News

The State of Affairs for Women’s Health in Moshi

August 22, 2008

In the first month after his arrival in Moshi, Tanzania to launch the Duke-KCMC Women’s Reproductive Health Program, DGHI Member Jeff Wilkinson found himself participating in the examinations for residents and medical students at Kilimanjaro Christian Medical Centre (KCMC).

Free student membership to Global Health Council

August 18, 2008

The Duke Global Health Institute has purchased an institutional membership to the Global Health Council which offers benefits to Duke students affiliated with DGHI. The Global Health Council is the world's largest membership alliance dedicated to saving lives by improving health throughout the world.

Kidea Photo

Using Social Networking to Fight AIDS

August 18, 2008

The majority of people in Tanzania do not know if they are infected with the HIV virus. Duke and KIWAKKUKI researchers hypothesize that asking people who come in for testing to promote the practice with their friends and families will increase the number of clients who are tested and link persons with HIV to clinical care sooner.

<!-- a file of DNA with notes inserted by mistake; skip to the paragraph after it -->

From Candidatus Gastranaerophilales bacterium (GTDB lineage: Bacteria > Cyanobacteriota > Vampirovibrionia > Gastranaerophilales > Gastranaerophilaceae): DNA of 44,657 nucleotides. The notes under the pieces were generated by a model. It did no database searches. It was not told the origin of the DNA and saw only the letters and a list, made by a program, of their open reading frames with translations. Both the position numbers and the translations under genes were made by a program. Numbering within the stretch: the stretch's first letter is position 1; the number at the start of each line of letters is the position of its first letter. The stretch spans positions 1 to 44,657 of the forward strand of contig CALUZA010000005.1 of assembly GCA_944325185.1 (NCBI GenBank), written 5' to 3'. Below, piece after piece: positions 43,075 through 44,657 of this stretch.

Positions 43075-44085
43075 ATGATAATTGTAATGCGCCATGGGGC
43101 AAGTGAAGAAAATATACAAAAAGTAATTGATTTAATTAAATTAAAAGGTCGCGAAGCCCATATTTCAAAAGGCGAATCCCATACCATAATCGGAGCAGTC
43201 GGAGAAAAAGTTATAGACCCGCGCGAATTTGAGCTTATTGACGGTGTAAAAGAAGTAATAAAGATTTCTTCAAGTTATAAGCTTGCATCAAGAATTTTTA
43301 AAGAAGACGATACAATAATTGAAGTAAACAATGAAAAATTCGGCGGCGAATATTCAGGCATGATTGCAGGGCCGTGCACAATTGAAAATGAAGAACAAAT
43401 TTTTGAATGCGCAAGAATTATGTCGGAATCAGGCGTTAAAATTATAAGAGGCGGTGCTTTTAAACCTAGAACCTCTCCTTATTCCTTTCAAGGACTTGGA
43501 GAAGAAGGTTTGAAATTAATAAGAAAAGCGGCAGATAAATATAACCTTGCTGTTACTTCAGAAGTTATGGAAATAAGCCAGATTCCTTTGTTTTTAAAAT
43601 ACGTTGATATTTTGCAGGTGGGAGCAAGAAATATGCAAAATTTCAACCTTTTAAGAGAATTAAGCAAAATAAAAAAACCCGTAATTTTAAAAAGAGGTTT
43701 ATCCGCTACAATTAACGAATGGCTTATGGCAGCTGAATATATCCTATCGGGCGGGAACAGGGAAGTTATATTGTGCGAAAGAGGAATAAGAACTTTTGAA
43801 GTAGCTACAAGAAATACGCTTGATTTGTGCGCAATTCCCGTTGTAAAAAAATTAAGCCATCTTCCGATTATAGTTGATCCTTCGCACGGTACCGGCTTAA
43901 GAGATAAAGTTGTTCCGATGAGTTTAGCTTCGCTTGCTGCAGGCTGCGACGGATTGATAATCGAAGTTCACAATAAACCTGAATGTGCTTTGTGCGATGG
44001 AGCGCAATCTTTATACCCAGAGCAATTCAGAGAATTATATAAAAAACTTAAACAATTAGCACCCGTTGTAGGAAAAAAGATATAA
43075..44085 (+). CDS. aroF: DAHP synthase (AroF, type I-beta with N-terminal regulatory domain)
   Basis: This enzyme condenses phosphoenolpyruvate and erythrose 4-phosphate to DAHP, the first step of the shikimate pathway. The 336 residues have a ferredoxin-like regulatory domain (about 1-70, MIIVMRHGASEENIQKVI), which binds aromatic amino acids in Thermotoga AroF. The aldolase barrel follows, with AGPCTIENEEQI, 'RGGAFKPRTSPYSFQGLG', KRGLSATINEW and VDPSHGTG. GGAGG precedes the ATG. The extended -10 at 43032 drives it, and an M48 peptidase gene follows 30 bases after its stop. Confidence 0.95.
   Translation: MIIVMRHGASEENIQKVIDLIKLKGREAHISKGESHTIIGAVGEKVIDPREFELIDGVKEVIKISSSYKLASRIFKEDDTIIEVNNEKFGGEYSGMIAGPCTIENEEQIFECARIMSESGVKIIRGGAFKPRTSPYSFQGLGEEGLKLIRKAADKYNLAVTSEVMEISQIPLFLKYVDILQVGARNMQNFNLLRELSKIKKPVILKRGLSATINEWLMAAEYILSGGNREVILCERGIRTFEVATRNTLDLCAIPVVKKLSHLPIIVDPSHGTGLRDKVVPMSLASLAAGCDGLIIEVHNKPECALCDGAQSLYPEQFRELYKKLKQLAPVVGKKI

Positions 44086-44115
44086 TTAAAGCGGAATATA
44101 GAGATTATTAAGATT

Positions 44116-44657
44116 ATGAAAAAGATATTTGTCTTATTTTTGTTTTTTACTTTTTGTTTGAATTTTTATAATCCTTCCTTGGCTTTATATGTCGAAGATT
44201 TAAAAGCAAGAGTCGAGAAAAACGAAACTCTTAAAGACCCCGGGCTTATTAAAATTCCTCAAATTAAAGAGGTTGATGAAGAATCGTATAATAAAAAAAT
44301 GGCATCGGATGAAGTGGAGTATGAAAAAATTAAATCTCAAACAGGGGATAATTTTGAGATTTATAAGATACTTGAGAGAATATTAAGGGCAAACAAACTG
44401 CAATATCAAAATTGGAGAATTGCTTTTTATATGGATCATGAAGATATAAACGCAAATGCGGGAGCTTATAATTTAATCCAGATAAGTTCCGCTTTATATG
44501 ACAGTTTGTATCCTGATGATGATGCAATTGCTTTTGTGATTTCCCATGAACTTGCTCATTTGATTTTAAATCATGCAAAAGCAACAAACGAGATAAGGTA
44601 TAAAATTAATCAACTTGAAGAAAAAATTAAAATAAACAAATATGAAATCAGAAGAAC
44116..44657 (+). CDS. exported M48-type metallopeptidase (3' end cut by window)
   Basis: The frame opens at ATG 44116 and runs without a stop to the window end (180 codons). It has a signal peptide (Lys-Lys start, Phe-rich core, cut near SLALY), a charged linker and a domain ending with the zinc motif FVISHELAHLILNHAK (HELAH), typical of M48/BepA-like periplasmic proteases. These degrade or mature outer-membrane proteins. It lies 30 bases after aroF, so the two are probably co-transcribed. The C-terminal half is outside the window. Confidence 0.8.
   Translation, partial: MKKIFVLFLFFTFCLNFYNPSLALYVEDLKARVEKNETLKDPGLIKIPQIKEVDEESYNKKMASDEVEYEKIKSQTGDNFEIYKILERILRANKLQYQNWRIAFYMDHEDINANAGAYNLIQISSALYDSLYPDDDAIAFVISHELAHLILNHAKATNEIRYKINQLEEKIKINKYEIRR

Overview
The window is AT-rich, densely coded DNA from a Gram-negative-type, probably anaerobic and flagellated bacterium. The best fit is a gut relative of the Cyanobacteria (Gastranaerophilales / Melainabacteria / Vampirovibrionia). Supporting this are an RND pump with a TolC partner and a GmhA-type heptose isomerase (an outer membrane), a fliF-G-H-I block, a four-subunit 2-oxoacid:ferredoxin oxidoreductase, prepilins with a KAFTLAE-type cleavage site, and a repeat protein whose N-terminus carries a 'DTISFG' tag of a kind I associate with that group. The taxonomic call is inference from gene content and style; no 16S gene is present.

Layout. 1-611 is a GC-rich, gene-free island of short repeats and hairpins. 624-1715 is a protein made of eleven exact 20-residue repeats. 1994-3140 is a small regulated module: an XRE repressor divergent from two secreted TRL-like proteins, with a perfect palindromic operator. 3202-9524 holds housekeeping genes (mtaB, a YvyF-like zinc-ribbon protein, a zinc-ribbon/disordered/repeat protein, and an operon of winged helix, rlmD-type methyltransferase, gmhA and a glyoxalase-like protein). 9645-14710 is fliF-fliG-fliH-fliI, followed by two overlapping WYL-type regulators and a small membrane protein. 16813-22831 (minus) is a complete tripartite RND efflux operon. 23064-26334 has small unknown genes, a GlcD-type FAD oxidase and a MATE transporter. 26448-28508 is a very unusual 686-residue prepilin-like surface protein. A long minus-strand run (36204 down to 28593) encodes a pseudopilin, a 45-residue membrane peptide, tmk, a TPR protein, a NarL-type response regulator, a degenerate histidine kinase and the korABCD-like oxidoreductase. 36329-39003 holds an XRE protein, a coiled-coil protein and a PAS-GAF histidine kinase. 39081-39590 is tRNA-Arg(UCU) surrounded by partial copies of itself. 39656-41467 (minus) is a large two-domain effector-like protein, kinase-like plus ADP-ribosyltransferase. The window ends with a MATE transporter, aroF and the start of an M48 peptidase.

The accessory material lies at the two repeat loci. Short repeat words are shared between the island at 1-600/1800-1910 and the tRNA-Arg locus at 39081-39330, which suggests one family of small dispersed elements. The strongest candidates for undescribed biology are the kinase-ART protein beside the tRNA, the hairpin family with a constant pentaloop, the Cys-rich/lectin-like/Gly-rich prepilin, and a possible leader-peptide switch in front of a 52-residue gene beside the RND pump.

Duke Fulbright Scholars Include Global Health Researchers

August 11, 2008

Seventeen Duke University recent graduates and graduate students have received Fulbright scholarships from the U.S. Department of State’s Bureau of Educational and Cultural Affairs. A Fulbright grant funds a year of study, research or teaching in a foreign country.

Women’s Health Team Begins Blog Updates from Tanzania

August 04, 2008

Nestled at the base of Mount Kilimanjaro, the Kilimanjaro Christian Medical Centre (KCMC) works to nurture the future healthcare professionals of Tanzania, often through partnerships with Duke University physicians and programs.

HIV: Combination Prevention Is the Way Ahead and Mistakes of Mid 1990s Must Not Be Repeated

August 04, 2008

Combination prevention—a combination of behavioural, medical, and structural approaches based on sound evidence—offers the best hope for future successful HIV prevention. And the mistakes of the mid-1990s, when HIV/AIDS slipped down the political and financial agendas of many countries and the pandemic expanded greatly, must not be repeated.

Pages